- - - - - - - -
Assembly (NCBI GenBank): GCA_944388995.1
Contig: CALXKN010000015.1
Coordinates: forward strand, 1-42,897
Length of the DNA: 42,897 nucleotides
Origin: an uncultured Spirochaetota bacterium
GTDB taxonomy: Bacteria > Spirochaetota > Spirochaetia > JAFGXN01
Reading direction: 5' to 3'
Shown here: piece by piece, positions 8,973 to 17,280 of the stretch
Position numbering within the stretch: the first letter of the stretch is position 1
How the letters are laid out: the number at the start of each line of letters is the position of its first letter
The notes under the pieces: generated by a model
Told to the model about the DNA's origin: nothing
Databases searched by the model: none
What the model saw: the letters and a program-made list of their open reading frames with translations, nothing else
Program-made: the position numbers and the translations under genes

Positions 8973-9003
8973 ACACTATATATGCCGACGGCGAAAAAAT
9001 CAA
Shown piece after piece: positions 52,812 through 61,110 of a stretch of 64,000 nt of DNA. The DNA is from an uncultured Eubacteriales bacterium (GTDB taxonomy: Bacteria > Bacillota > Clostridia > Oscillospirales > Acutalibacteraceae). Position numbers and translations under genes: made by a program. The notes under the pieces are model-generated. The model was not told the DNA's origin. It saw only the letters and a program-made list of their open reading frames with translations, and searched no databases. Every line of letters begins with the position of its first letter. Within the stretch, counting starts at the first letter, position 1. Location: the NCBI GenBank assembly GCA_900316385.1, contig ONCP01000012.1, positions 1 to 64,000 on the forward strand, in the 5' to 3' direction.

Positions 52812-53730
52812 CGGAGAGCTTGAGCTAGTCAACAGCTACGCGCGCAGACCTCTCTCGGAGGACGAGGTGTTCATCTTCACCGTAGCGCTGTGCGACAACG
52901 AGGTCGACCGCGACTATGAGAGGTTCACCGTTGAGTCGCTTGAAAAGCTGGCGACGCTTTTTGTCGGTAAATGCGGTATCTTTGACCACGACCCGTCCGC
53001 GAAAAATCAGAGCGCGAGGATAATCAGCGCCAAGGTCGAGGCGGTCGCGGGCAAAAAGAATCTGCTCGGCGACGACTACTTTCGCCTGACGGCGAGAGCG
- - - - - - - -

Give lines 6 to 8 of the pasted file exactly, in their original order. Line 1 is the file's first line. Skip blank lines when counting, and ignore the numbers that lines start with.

GTDB taxonomy: Bacteria > Spirochaetota > Spirochaetia > JAFGXN01
Reading direction: 5' to 3'
Shown here: piece by piece, positions 8,973 to 17,280 of the stretch